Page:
• The smallest binary number students produce is `000000.01` and this number has a decimal value of `0.25`.

Challenge #2 - Next Value: Increase the number made in Challenge #1 to the next possible value.

• The binary number students produce is `000000.10` and this number has a decimal value of `0.50`.

Challenge #3 - Got Quarters?: Make the values 0.25, 0.50, and 0.75 one after another.

• The binary numbers students produce are `000000.01`, `000000.10`, `000000.11`. Note the pattern of changing a place value from 1 to 0 and then "carrying" the one.

Challenge #4 - Can't Make Change: Make all the fractional possible in binary using the Flippy Do Pro.

• There are no new values besides those made in Challenge #3 because there are no place values for representing other fractions.
• Note, if students need a concrete example for Challenge #4, have them try to make 39 cents in binary. It can't be done with the values they have available in the Flippy Do Pro.

Challenge #5 - Largest Number: What is the largest number (in decimal) you can make with the Flippy Do Pro?

• With all of the bits flipped to 1, the largest number you can make is 63.75. Note that this is smaller than the largest you can make with a traditional Flippy Do, which is 255. This is because we have shifted two bits to represent smaller numbers (0.5 & 0.25).

Challenge #6 - How Much Pie: Challenge 6 contains a number of pie charts. Each chart has a single colored slice, representing a piece of pie. Students use a Flippy Do Pro to determine how much pie is left at the end of dessert. With each slide, allow time for students to decide how to represent the amount of pie left as a binary number, then convert that to decimal and write it down in the journal. In this challenge it is expected that students will estimate and do some rounding when determining how much pie is left.

Do This: For each pie chart, students should:

1. Estimate how big the colored slice is.
2. Use your Flippy Do Pro to represent how big the slice is. You may need to round up or down.
3. Convert your binary number to a decimal number.
4. Write down the number in your journal.

#### Pie #1: Pumpkin #### Pie #2: Cherry #### Pie #3: Lemon #### Pie #4: Chocolate Do This: Add all the decimal numbers together. Compare with a partner and discuss.

#### Remarks

• In our final challenge, your answer may be different than your classmates. It comes down to how you rounded - did you decide to round up or round down with the various amounts of pie. If we did not have to round, the answer would be exactly one pie left over. You may have come to the same conclusion by rounding - or not!

Prompt: Why is it a problem for a computer if your answers are different than others?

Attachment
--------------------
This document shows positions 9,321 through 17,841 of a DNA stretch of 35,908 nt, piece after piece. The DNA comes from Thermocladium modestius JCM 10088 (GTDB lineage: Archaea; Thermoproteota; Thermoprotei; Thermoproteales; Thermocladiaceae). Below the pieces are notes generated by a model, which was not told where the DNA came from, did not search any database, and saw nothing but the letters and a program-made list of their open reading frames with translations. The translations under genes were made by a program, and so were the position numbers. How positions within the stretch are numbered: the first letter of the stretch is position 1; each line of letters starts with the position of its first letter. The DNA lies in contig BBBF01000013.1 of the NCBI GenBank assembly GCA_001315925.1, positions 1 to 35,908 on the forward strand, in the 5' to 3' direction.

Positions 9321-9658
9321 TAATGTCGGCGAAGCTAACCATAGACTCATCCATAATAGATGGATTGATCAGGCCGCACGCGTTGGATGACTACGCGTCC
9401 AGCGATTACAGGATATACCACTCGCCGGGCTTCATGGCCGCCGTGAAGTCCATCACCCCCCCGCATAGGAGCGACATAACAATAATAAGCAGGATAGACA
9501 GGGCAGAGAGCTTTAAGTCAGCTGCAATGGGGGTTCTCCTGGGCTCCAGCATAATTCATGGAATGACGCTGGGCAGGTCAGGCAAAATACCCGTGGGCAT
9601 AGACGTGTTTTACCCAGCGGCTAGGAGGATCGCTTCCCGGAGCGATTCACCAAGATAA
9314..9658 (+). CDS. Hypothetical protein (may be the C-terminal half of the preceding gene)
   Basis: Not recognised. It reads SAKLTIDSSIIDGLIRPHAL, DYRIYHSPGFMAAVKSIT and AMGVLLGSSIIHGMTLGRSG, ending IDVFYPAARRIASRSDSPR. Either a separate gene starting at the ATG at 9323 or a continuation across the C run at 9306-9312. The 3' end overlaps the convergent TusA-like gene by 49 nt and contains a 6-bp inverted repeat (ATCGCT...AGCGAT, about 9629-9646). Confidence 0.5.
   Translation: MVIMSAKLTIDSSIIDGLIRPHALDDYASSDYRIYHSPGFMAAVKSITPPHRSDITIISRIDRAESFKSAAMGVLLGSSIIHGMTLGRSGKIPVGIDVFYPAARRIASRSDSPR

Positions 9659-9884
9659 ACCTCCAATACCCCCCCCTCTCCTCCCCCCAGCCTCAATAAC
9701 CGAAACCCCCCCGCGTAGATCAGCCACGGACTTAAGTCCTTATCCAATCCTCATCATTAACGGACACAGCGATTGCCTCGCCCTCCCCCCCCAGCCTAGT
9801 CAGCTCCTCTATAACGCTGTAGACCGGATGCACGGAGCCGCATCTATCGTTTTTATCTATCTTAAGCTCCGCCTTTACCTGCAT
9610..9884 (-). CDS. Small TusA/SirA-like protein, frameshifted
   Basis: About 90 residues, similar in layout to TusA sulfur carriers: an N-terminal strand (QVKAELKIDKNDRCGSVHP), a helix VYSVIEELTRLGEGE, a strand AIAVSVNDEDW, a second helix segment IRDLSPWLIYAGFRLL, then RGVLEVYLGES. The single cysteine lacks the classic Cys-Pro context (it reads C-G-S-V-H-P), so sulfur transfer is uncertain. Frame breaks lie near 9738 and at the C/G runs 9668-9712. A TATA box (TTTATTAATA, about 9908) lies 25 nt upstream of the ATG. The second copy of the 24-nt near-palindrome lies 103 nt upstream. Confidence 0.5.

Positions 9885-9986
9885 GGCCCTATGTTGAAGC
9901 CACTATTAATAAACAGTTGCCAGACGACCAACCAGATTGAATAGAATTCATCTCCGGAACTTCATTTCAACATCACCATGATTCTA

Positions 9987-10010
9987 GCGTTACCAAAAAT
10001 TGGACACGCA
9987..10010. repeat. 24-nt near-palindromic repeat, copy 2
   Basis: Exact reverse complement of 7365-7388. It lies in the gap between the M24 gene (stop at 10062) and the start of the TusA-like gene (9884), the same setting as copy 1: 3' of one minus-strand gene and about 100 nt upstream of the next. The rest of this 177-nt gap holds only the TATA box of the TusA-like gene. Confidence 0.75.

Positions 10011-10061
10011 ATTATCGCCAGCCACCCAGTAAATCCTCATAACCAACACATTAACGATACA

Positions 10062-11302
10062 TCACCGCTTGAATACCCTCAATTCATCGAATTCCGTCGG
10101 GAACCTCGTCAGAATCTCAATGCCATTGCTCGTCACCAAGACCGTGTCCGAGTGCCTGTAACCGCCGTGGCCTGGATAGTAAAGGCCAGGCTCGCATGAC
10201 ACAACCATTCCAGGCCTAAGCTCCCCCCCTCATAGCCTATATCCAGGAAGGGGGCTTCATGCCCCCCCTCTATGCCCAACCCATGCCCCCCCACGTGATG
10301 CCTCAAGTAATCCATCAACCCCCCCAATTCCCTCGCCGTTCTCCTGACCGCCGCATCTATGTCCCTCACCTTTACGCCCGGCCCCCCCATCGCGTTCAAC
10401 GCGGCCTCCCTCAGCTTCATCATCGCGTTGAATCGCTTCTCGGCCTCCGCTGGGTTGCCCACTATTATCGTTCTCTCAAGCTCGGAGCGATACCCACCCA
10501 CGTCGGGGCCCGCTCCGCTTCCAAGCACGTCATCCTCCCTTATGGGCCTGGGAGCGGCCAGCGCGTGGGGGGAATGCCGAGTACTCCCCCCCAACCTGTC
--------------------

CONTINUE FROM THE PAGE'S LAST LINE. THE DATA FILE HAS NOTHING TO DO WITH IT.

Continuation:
Discussion Goal: Computers rely on precision. Think of a calculator. We depend on 1+1 always equaling 2. Rounding is necessary because of the limits of bits, but can lead to errors.

## Wrap Up

#### Remarks

• The most important takeaway from this lesson is to understand that bits can represent a limited amount of information.

#### Discussion Goal

As students have seen, you can make "any number" in your head, but the tool you use to represent a number has limitations. It has a fixed number of place values it can show. An odometer keeps running after you move beyond its upper limit, but the largest place values cannot be displayed due to overflow error.

In the Flippy Do Pro, you assigned some of the bits to fractions, but you saw that you still couldn't represent certain "small" numbers -- you could only show a number that was "close to" your target number. This is roundoff error, an error that occurs when bit arrangements can't represent numbers as intended.

Ultimately, regardless of the size of our odometer or Flippy Do Pro, and how many bits we add to them, there's going to be numbers that are too large, too small, or "in-between" the values we want to represent.

#### Prompt:

• What does an odometer show us about representing large numbers?
• What does the Flippy Do Pro show about representing very small numbers?
• If we had a big enough odometer or Flippy Do Pro, could we represent every possible number?

Journal: Students add to their journals the definitions for: Overflow Error and Round-off Error.

## Assessment: Check for Understanding

Question: Modern car odometers record up to a million miles driven. What happens to the odometer reading when a car drives beyond its maximum reading?

Question: When using bits to represent fractions of a number, can you create all possible fractions? Why or why not?

## Standards Alignment

• CSTA K-12 Computer Science Standards (2017): DA - Data & Analysis: 3A-DA-09 - Translate between different bit representations of real-world phenomena, such as characters, numbers, and images.
• CSP2021: DAT-1.B.1, DAT-1.B.2, DAT-1.B.3